6      t.references :user, null: false, foreign_key: true
7      t.timestamps
8    end
9  end
10end

t.references :user adds column user_id to the comments table and by passing option foreign_key: true, a foreign key constraint is added.

Run the migration using rails db:migrate for the changes to take effect:

1bundle exec rails db:migrate

Now, let's add the presence and length validations to the content field the same way we did in Task's title field:

1class Comment < ApplicationRecord
2  belongs_to :user # Each comment belongs to a single user
3  belongs_to :task # Each comment belongs to a single task
4
5  validates :content, presence: true, length: { maximum: 120 }
6end

Now similarly we have to make changes in the Task and User models to introduce associations for comments. Note that each task can have many comments:

1class Task < ApplicationRecord
2  belongs_to :user
3  has_many :comments, dependent: :destroy
4  validates :title, presence: true, length: { maximum: 50 }
5end
1class User < ApplicationRecord
2  VALID_EMAIL_REGEX = /\A([\w+\-].?)+@[a-z\d\-]+(\.[a-z]+)*\.[a-z]+\z/i.freeze
3
4  has_many :comments, dependent: :destroy
5  has_many :tasks, dependent: :destroy, foreign_key: :user_id
6
7  has_secure_password
8  has_secure_token :authentication_token
9
10  validates :email, presence: true,
11                    uniqueness: true,
12                    length: { maximum: 50 },
13                    format: { with: VALID_EMAIL_REGEX }
14  validates :password, presence: true, confirmation: true, length: { minimum: 6 }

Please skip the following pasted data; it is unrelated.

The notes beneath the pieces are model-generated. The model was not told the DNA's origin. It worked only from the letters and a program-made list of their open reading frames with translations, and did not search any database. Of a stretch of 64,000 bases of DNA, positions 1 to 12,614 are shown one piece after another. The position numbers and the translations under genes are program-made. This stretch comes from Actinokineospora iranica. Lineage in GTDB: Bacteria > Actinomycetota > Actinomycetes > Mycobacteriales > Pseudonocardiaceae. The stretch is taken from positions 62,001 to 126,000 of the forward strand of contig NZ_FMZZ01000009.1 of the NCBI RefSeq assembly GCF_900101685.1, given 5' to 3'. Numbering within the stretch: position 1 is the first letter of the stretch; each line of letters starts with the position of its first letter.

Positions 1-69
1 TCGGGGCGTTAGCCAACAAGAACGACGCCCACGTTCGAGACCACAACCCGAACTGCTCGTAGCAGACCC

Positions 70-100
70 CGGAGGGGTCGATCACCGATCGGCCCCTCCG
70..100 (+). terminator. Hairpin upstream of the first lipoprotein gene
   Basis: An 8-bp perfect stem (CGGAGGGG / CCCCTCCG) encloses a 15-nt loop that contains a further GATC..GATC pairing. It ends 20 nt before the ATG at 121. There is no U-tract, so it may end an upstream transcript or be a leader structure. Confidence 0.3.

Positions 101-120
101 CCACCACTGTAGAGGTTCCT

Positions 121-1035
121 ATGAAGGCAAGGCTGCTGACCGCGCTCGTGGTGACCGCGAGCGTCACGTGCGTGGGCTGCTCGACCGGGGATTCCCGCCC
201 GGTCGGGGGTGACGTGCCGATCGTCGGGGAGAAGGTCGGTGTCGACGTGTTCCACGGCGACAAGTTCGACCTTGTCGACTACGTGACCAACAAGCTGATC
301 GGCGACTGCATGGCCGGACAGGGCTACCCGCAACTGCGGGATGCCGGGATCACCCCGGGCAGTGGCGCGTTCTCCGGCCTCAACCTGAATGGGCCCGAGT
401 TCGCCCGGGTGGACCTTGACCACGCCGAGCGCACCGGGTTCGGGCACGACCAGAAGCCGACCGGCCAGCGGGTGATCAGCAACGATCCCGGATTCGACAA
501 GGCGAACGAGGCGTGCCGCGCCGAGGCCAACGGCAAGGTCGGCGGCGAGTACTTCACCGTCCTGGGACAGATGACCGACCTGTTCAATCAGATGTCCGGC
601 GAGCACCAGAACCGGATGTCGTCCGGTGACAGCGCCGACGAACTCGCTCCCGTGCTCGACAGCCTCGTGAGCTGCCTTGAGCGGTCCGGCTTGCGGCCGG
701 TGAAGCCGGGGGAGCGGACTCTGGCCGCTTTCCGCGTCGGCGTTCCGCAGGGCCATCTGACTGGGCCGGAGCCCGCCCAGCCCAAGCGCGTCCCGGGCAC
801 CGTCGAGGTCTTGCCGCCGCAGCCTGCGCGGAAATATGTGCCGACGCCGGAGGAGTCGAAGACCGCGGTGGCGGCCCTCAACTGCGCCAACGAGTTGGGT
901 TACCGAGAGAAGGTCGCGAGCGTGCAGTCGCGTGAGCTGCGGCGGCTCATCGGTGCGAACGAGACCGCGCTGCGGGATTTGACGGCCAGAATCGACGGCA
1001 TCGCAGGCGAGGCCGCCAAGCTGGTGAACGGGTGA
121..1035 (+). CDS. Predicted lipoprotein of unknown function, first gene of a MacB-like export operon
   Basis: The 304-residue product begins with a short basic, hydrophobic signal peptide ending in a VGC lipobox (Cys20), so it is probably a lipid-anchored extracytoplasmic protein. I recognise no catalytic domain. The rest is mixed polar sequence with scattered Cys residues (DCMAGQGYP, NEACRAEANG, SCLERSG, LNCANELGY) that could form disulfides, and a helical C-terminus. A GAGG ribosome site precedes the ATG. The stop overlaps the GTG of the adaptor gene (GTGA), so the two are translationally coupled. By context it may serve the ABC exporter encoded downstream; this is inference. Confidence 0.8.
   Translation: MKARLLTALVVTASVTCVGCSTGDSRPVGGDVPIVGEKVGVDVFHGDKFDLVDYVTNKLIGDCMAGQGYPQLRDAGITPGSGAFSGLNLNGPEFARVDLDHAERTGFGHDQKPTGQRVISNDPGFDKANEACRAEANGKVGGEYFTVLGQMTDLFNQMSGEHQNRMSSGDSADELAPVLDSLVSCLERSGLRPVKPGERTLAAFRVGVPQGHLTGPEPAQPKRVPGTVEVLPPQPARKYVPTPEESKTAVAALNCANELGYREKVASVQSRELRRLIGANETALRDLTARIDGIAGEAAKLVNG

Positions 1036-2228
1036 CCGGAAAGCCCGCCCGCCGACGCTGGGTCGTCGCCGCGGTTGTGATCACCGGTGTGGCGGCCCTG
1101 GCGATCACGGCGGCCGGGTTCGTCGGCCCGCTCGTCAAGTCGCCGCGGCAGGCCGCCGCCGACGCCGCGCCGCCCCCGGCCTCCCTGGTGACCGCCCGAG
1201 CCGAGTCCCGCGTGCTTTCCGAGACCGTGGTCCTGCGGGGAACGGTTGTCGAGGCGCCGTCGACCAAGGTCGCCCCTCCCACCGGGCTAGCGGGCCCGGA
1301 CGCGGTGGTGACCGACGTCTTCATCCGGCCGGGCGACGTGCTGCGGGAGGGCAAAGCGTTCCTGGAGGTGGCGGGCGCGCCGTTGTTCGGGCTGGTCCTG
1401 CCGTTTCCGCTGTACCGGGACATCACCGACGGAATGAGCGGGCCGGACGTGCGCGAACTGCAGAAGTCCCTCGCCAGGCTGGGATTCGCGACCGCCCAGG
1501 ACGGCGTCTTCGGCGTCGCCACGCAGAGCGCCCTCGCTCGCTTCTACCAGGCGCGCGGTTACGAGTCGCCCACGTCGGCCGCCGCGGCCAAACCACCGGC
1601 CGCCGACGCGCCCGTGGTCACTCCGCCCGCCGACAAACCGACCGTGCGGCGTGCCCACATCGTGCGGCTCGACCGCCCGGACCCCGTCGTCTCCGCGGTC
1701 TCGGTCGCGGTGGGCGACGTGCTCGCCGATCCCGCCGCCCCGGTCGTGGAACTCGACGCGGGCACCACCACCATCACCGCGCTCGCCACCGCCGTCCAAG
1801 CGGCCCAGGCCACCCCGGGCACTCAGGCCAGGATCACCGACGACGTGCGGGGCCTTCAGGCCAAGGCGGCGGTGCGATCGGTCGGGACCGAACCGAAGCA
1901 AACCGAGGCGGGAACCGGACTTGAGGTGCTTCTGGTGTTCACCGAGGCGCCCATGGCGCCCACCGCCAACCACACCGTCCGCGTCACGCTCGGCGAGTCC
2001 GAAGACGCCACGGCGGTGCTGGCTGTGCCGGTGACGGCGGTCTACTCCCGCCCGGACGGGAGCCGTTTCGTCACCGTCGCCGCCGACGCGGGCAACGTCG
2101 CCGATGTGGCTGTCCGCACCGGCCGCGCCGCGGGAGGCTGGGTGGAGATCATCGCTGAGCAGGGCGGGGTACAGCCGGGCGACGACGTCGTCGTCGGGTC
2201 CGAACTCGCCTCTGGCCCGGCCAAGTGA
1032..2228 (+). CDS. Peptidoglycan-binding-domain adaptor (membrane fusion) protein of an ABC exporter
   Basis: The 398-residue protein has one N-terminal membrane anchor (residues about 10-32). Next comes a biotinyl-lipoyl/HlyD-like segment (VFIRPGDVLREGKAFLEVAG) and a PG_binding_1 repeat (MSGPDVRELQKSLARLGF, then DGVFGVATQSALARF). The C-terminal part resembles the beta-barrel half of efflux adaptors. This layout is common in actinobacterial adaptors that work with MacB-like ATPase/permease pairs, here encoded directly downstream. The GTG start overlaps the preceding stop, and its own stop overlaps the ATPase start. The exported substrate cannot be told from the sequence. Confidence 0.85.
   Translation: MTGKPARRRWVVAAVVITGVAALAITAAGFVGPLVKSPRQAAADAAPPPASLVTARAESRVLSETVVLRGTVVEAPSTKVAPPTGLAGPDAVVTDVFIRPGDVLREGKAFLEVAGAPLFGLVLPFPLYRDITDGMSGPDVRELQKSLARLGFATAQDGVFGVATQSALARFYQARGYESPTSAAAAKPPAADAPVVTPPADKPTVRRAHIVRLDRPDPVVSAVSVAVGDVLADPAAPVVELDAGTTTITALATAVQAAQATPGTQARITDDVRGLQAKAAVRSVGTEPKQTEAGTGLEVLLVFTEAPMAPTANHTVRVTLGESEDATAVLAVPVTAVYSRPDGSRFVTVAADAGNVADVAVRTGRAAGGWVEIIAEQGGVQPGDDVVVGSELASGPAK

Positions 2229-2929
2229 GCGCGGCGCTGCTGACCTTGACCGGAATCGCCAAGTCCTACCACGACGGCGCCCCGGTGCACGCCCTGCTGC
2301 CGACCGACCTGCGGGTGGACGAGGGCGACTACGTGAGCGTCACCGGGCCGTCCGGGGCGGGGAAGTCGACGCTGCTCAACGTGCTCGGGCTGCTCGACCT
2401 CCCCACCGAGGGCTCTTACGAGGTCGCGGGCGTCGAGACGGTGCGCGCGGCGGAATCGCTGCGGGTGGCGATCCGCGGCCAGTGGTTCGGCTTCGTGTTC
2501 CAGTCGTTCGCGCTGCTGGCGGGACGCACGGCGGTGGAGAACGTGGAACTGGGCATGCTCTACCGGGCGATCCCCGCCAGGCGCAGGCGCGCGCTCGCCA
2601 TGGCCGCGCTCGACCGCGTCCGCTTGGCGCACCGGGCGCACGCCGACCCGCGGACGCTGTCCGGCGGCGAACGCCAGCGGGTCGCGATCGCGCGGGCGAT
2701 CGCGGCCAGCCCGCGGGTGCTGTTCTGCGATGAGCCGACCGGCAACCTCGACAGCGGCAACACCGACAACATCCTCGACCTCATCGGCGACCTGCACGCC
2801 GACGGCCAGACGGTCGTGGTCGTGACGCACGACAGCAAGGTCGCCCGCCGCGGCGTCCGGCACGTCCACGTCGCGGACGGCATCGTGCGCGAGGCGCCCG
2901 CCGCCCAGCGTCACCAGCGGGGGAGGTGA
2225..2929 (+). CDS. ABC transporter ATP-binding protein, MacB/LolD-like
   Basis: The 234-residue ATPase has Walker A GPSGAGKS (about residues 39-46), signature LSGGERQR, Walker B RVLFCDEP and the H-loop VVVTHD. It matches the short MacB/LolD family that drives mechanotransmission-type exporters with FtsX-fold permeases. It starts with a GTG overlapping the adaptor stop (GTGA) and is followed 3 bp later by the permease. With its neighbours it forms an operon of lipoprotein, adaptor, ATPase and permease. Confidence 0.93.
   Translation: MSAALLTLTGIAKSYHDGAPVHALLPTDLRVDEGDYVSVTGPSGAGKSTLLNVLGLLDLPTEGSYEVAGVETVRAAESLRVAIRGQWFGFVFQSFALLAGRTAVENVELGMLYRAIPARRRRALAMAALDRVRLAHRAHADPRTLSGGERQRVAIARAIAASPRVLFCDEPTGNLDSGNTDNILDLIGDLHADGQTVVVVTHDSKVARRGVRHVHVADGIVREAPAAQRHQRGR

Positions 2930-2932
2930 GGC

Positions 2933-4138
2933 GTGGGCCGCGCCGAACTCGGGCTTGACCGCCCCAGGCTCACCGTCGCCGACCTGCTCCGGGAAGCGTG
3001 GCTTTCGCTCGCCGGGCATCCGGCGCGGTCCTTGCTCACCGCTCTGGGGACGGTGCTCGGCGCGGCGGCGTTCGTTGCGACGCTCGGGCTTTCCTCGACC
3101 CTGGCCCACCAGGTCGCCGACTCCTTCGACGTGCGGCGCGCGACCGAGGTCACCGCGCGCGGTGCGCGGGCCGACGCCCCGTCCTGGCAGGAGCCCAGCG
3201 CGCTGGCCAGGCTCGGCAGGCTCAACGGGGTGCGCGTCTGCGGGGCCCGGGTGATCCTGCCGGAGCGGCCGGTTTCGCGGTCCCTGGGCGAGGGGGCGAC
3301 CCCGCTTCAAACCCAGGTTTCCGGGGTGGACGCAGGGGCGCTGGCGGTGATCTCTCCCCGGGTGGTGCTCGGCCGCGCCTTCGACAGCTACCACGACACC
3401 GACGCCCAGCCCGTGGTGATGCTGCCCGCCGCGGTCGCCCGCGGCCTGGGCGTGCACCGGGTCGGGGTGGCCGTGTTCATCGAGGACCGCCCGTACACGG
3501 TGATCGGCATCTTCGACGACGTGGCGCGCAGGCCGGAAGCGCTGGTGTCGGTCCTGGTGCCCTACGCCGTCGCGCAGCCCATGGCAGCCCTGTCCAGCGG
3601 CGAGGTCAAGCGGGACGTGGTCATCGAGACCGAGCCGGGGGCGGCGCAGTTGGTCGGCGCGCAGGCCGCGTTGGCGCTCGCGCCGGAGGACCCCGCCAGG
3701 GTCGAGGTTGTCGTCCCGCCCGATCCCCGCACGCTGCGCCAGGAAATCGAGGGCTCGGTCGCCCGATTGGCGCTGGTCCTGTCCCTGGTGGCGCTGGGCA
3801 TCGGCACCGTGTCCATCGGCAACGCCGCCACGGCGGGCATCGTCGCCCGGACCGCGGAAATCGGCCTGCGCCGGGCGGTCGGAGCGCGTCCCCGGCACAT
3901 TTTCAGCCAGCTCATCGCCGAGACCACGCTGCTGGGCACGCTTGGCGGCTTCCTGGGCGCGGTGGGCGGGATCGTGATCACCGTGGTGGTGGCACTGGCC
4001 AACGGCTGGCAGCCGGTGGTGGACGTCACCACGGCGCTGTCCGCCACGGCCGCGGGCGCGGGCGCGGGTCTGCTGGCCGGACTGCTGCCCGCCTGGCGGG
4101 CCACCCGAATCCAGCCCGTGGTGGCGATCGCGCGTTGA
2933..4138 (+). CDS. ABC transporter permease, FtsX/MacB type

15  validates :password_confirmation, presence: true, on: :create
16
17  before_save :to_lowercase
18
19  private
20
21    def to_lowercase
22      email.downcase!
23    end
24end

dependent: :destroy is a callback which makes sure that when a task is deleted, all the comments added to it are deleted as well. Similarly, the same callback is passed in the User model, which would delete all the comments by a user when the user is deleted.

Adding tests for the Comment model

To test comments, we can make use of factory-bot as we did in the previous chapter. First, we need factories to generate tasks and comments.

Create test/factories/task.rb and populate it with the following content:

1# frozen_string_literal: true
2
3FactoryBot.define do
4  factory :task do
5    user
6    title { Faker::Lorem.sentence }
7    progress { 'pending' }
8    status { 'unstarred' }
9  end
10end

Also, create test/factories/comment.rb and populate it with the following code:

1# frozen_string_literal: true
2
3FactoryBot.define do
4  factory :comment do
5    user